John Schlesinger’s 1969 film Midnight Cowboy was groundbreaking in its frank but sympathetic depiction of a male prostitute, Joe Buck (Jon Voight), and a sickly con man, Ratso Rizzo (Dustin Hoffman).
The film portrayed hustling and homosexuality without judgment, initially receiving an X rating that was later lifted, and earned Academy Awards for Best Picture, Best Director and Best Adapted Screenplay. It also ushered in a decade of stories that were gritty, unvarnished, and beautifully told. Rizzo delivers the film’s iconic line, “I’m walkin’ here,” when a cab driver fails to give him his proper respect. Glenn Frankel’s Shooting Midnight Cowboy: Art, Sex, Loneliness, Liberation, and the Making of a Dark Classic comes out Tuesday, and as this excerpt shows, the actors’ walks were integral to their performances.
When John Schlesinger walked into the ballroom of the aging Astor Hotel, on Times Square, on a Monday morning in April 1968, to begin two weeks of rehearsals for Midnight Cowboy, he didn’t know what to expect. Waiting for him were Dustin Hoffman and Jon Voight, the two actors he had chosen, with some reluctance, to play the leads.
Hoffman was thirty, Voight twenty-nine. Despite Hoffman’s sudden fame after starring in The Graduate, neither had much movie experience. They were not exactly rivals but not really friends. Each had spent nearly a decade struggling to create a viable career in one of the most difficult and unpredictable of professions in a city that was merciless when it came to crushing the hopes of young actors. Each was supremely confident of his own gifts, but self-doubt was baked into the process of developing their characters. And each was aware that he needed the other. They were playing two vastly different men who start off as antagonists but slowly develop a partnership based on raw mutual need. Each comes to accept his dependence on the other, but the wariness between them never disappears. This was not the usual buddy movie. It was two men in an urban jungle, forced to guard each other’s back while never truly trusting each other. And the relationship between the actors mirrored in many ways the volatile partnership between the characters they played.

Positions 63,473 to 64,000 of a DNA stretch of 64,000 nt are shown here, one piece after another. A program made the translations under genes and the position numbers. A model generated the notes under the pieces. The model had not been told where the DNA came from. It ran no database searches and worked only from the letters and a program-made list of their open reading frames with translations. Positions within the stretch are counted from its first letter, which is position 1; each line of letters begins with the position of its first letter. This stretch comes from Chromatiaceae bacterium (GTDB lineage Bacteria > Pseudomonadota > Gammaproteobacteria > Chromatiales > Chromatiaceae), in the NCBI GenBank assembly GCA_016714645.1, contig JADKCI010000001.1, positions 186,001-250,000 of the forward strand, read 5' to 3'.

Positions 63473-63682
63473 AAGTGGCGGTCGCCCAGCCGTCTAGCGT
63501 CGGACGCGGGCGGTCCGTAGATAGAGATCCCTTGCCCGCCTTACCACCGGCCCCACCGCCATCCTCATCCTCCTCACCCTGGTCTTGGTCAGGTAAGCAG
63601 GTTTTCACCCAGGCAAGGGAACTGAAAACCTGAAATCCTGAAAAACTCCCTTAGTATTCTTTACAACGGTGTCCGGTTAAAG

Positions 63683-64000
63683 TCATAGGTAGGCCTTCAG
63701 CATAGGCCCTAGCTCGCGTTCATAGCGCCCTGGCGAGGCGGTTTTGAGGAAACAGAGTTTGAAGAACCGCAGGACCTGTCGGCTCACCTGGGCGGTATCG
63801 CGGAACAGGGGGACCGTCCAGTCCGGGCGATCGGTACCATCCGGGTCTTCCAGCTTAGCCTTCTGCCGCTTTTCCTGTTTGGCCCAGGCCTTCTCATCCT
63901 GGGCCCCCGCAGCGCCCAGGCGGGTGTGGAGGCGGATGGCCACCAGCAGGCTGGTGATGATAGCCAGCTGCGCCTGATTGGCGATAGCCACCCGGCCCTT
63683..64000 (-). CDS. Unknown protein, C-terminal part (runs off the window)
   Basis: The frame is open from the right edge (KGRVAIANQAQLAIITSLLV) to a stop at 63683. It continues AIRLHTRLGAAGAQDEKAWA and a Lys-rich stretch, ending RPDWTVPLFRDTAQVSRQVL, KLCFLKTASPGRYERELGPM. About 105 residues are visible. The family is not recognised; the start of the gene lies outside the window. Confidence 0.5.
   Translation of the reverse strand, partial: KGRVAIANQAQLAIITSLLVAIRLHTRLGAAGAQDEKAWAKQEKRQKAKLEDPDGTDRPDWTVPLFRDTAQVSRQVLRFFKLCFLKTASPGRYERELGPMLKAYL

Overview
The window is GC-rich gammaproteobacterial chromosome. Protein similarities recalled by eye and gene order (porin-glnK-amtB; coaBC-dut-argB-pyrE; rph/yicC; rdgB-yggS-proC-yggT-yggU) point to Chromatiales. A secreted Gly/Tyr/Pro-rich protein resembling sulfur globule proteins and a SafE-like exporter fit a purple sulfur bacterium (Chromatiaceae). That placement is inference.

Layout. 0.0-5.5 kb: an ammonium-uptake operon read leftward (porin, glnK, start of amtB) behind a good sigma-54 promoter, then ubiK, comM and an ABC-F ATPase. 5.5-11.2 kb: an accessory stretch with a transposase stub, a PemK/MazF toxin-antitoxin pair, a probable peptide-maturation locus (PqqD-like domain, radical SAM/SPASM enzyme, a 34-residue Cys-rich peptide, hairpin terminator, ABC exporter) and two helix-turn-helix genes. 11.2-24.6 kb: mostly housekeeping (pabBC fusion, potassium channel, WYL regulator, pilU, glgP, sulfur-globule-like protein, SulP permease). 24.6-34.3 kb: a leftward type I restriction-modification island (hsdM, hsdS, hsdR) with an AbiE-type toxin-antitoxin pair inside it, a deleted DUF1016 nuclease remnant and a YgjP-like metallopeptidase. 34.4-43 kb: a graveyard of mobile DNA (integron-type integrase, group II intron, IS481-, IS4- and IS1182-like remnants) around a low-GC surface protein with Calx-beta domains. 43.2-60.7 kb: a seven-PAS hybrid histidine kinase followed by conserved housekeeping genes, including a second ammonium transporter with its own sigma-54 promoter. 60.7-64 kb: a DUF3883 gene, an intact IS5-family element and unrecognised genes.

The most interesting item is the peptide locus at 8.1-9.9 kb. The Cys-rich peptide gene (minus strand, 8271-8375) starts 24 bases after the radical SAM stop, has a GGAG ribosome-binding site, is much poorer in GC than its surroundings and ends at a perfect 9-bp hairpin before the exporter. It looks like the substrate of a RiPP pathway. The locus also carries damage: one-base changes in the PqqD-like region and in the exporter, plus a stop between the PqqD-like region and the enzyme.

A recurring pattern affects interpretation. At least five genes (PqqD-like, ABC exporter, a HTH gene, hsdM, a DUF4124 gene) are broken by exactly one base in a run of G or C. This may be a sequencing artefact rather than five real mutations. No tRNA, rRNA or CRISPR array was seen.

“There was a lot of electricity in the air between us because we were young actors, vying actors,” Hoffman would recall. “It’s not that you don’t want the other one to be good, you just don’t want to look bad. On the other hand, we were kind of rooting for each other because we’re all kind of the underdog.”